Finally, like many other magazines, we’ve been battling the skyrocketing costs of printing, postage, paper and even ink. So, in order to continue giving you a high-quality product and keep subscription rates the same, we’ve decided to print four issues instead of five this year. These will be supplemented with two very special extra digital editions, which, along with our current digital versions, will be free to subscribers. The digital issues have a lot more bells and whistles than their print cousins, and are easy to navigate too. As a reminder to those of you who prefer your magazines digital-only, we now offer that subscription option as well. So, whatever platform you choose—paper, laptop, tablet or smartphone—Bark will be there for you.
No matter how we come to you, our goal is the same: we want the time you spend with us to be engaging, informative and fun. Most of all, we aim to give you tools that will help you enhance your relationships with your dogs, so you can be there for them.
— Claudia Kawczynska
January 2 2013
Patti Page died on New Year’s Day at the age of 85. She was a pop singer in the 1950s (and beyond) and recorded modern classics like “Tennessee Waltz” and “How Much is That Doggie in the Window,” both of which became No. 1 hits. In 1999, after 51 years of performing, she won her first Grammy award and was planning on attending this year’s Grammy ceremony on Feb. 9 to accept a well-earned lifetime achievement award.
Patti Page reprised “How Much is That Doggie…” recently for the Humane Society of the United States for their Stop Puppy Mills campaign, this new version is much closer to our hearts, “Can You See That Doggie in the Shelter?”
December 30 2012
This year the Tournament of the Roses Parade (Jan. 1) will be showcasing a float with a theme near and dear to our hearts—“Follow The Stars—Adopt a Pet!” Be sure to watch this on New Year’s day, the float will appear in parade order 42. The float, sponsored by the Beverly Hills Pet Care Foundation is sure to be the parade’s favorite.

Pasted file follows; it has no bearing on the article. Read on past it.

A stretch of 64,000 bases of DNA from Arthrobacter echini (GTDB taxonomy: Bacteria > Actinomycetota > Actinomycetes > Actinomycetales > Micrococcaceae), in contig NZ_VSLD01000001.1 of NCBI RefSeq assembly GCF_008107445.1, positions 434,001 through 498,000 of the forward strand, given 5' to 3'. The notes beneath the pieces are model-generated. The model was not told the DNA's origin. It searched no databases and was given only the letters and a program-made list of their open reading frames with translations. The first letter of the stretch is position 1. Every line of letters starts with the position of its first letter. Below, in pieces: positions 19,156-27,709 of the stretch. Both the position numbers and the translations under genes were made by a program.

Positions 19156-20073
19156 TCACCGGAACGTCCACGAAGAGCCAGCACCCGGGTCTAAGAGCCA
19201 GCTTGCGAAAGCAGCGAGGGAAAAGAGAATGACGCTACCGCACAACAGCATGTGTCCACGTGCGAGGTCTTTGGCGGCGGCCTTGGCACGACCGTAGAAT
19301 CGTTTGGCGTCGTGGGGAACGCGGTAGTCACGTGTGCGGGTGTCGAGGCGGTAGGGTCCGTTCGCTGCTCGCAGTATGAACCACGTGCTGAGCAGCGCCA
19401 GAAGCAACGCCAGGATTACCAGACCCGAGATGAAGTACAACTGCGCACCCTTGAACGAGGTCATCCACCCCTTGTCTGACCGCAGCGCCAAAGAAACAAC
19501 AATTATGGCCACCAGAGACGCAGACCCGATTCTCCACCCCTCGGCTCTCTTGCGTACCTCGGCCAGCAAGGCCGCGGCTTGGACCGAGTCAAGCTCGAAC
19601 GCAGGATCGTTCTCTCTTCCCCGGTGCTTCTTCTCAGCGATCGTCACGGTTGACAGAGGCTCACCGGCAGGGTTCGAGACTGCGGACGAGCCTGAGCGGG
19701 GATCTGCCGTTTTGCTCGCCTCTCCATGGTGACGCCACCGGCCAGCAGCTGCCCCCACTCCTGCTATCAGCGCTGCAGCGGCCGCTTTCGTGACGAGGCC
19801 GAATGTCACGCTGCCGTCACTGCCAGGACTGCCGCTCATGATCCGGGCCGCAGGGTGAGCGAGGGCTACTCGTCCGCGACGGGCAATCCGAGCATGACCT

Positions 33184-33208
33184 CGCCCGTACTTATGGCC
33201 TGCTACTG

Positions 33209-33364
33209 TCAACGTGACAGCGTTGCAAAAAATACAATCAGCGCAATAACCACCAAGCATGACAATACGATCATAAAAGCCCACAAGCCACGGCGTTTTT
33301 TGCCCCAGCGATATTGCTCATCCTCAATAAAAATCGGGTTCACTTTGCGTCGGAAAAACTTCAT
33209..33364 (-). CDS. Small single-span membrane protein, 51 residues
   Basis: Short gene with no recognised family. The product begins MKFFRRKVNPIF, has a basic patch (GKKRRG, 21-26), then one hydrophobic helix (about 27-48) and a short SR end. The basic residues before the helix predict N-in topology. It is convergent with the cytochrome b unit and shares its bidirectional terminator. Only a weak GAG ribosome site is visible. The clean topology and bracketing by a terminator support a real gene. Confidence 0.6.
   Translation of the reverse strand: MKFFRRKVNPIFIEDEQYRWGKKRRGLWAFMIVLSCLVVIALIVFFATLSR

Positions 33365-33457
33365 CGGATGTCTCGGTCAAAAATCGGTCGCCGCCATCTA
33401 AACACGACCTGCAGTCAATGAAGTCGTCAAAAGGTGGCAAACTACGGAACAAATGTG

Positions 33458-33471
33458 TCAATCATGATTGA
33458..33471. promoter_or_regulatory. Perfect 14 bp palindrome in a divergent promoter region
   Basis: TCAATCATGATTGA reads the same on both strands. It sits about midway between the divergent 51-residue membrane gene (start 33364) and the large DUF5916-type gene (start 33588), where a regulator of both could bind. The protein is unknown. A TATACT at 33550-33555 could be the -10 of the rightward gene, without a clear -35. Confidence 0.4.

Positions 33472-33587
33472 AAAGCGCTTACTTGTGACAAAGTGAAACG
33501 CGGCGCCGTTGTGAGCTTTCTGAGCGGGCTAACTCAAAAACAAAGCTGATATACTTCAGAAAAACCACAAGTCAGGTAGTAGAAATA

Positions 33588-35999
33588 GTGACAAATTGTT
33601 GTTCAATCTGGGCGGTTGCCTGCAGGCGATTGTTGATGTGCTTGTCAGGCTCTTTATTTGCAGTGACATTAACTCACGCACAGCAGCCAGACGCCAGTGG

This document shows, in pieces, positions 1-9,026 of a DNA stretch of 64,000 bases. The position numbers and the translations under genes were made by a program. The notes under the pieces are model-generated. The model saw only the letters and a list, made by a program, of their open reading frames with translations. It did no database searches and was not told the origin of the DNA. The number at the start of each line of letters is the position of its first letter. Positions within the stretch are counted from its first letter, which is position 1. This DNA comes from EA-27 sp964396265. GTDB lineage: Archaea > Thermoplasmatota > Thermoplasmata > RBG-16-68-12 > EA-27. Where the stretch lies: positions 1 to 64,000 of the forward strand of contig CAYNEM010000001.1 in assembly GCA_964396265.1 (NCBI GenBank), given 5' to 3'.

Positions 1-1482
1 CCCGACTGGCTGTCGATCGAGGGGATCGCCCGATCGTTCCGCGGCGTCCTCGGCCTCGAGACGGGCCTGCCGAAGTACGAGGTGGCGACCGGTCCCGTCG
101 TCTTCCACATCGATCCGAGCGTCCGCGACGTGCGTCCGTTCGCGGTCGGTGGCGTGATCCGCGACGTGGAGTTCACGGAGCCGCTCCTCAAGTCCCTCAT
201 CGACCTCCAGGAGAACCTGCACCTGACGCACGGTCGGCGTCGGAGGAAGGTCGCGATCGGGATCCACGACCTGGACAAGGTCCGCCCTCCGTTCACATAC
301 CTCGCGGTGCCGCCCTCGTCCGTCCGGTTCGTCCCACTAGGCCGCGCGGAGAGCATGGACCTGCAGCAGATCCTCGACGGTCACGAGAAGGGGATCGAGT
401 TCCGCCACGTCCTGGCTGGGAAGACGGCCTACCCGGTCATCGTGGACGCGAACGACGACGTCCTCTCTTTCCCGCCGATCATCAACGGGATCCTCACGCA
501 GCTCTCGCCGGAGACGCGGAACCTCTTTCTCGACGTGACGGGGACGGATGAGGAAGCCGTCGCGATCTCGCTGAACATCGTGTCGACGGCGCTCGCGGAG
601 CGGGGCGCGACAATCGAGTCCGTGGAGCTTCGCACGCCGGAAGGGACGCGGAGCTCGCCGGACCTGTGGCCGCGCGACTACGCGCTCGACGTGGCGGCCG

The pet float hopes to raise awareness of the millions of pets that are euthanized each year, and all the float’ s human participants have adopted pets and have dedicated themselves to improving the homeless pet problem.
Shelter animals from the Los Angeles Department of Animal Services, such as this one-year old Maltese mix, Bo Jangles, will ride on the float. The shelter animals will be joined by others like Uggie, the imitable Jack Russell Terrier dog actor from the Academy award winning film, The Artist—he had been rescued from the pound by animal trainer, Omar Von Muller. So he makes the perfect “spokesman” for this event.
Better still after the parade, The Pet Care Foundation will be sponsoring an event for animal shelters and pet rescue groups. The adoptable dogs on the float will all come for Los Angeles Animal Services and will be up for adoption immediately following the parade.
If you are in the area, do think of adopting a pet that day (or any day!), and definitely lend your cheers and tweets as the float drives by.
And for now, check out the coverage of the float prep from KTLA5
Dog's Life: Lifestyle
December 6 2012